PLFS Data Unveils Widening Gap: Religious Minorities Face Steeper Decline in Regular Wage Employment

Muslim workers experienced the most substantial drop of 6.8 percentage points, Christians saw a 3.2 percentage point decline and the Sikh community witnessed a 2.5 percentage point decrease.
Representational Image
Representational ImagePic- Muslim Mirror

New Delhi: Over the past five years, there has been a constant decline in the percentage of religious minorities engaged as regular wage employees if compared to the majority Hindu population.

The troubling trend has been brought to the fore by the Business Standard’s ‘Periodic Labour Force Survey’ (PLFS).

It reveals a significant decrease in the percentage of regular wage employees among religious minority groups such as Muslims, Christians, and Sikhs when contrasted with the majority Hindu population over the last five years.

The data indicates a significant drop in the proportion of Muslim workers engaged in regular wage employment, which fell from 22.1% in 2018-19 to 15.3% in 2022-23, representing a substantial 6.8 percentage point decline. 

Similarly, Christians experienced a decline of 3.2 percentage points, with only 28% being employed in regular jobs in 2022-23, down from 31.2% in 2018-19.

The Sikh community also witnessed a notable decrease of 2.5 percentage points, as the share of the community workers engaged in wage employment declined to 26% in 2022-23, down from 28.5% in 2018-19.

In contrast, the majority Hindu community experienced the least deterioration in employment. In 2022-23, 21.4% of Hindu workers were engaged in regular salaried jobs, reflecting a modest decrease of 2.3 percentage points from the 23.7% reported in 2018-19.

The analysis further stated that the overall share of workers engaged in wage or salaried employment has seen a decline, decreasing from 23.8% in 2018-19 to 20.9% in 2022-23.

In terms of the Labour Force Participation Rate (LFPR), there has been a slight increase for Muslims (32.3% in 2018-19 to 32.5% in 2022-23).

Conversely, for Hindus, the LFPR has shown a more substantial increase (from 38.2% to 44.5% during the same period). 

The LFPR signifies the percentage of individuals in the labor force, including those employed, actively seeking employment or available for work, within the population.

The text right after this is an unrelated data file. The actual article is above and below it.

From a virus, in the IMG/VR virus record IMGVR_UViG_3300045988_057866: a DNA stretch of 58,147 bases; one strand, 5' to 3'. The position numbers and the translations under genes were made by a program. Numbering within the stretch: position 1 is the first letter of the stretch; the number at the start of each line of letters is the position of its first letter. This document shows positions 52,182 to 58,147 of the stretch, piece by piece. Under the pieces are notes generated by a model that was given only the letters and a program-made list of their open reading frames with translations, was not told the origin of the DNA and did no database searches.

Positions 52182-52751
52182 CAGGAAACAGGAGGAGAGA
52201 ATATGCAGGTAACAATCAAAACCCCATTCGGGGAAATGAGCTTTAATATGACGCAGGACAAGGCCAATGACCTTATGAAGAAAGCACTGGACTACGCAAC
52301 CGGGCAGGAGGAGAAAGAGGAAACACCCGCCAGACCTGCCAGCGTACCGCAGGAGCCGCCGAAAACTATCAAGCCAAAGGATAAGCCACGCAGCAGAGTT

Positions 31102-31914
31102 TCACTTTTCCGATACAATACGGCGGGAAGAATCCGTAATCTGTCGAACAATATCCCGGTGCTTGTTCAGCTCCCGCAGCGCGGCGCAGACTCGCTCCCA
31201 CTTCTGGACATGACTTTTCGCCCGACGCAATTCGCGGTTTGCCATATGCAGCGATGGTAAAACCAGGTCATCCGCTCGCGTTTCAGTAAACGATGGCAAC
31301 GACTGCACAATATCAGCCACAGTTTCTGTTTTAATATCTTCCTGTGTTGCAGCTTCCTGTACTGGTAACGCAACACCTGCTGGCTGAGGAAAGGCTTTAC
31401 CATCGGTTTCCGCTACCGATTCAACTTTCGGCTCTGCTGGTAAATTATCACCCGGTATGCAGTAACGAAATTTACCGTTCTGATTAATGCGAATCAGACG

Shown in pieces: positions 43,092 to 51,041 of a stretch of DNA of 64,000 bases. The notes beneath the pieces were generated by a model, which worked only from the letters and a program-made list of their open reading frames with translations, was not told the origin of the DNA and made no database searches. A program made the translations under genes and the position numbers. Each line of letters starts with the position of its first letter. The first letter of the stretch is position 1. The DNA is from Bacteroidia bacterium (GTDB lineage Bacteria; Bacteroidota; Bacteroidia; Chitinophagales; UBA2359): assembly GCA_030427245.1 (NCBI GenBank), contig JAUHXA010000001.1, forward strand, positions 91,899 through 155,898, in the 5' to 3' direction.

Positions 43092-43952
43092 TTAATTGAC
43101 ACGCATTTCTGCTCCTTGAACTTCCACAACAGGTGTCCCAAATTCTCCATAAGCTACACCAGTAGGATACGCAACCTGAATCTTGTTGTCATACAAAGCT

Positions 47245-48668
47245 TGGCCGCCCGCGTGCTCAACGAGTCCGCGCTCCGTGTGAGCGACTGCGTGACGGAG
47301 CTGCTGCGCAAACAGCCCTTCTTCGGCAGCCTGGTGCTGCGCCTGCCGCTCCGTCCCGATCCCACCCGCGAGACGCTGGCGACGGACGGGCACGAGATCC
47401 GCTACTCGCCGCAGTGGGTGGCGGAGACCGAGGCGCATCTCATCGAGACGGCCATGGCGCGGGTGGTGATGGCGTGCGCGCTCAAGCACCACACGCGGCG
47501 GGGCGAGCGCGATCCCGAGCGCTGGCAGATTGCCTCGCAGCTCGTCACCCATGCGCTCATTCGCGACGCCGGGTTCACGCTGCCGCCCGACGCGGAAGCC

This decline in wage employment has led to a rise in both self-employment, encompassing unpaid household labor or small business ownership and casual work across various communities.

While self-employment has increased among all religious groups, the share of casual workers has specifically risen within the Muslim community. In 2022-23, approximately 26.3% of Muslim workers were engaged as casual laborers, up from 25.7% in 2018-19.

This contrasts with other religious groups such as Hindus, Sikhs and Christians, which have witnessed decline in the percentage of the population involved in casual labor.

The Mooknayak talked to Professor Mohammad Sajjad, who teaches at Aligarh Muslim University, about the analysis and the probable causes.

“This data requires a thorough investigation by the government or any third-party agency. Without that, it will be difficult to give an opinion on the cause,” he said.

He urged political parties to analyse the findings and review the probable causes. “The fall in the number of wage earners is a serious concern, and the government must find the reason behind it,” he said.

He remarked, “When we think of the last five years, the pandemic comes to mind. But the global chaos was for everyone. If we look at the data, the Muslim community has fallen far behind.”

“During the pandemic,” he explained, “Muslim retailers were specifically targeted. Their economic boycott could be a plausible cause”.

The ongoing communal tensions in various parts of the country and the subsequent appeals for boycotting goods and employment of individuals from specific communities likely contributed to the decline in the reported numbers.

During Mumbai's Mira Road communal clashes in January 2024, business establishments belonging to the Muslim community were targeted. Right-Wing groups keep on calling for an economic boycott of the community.

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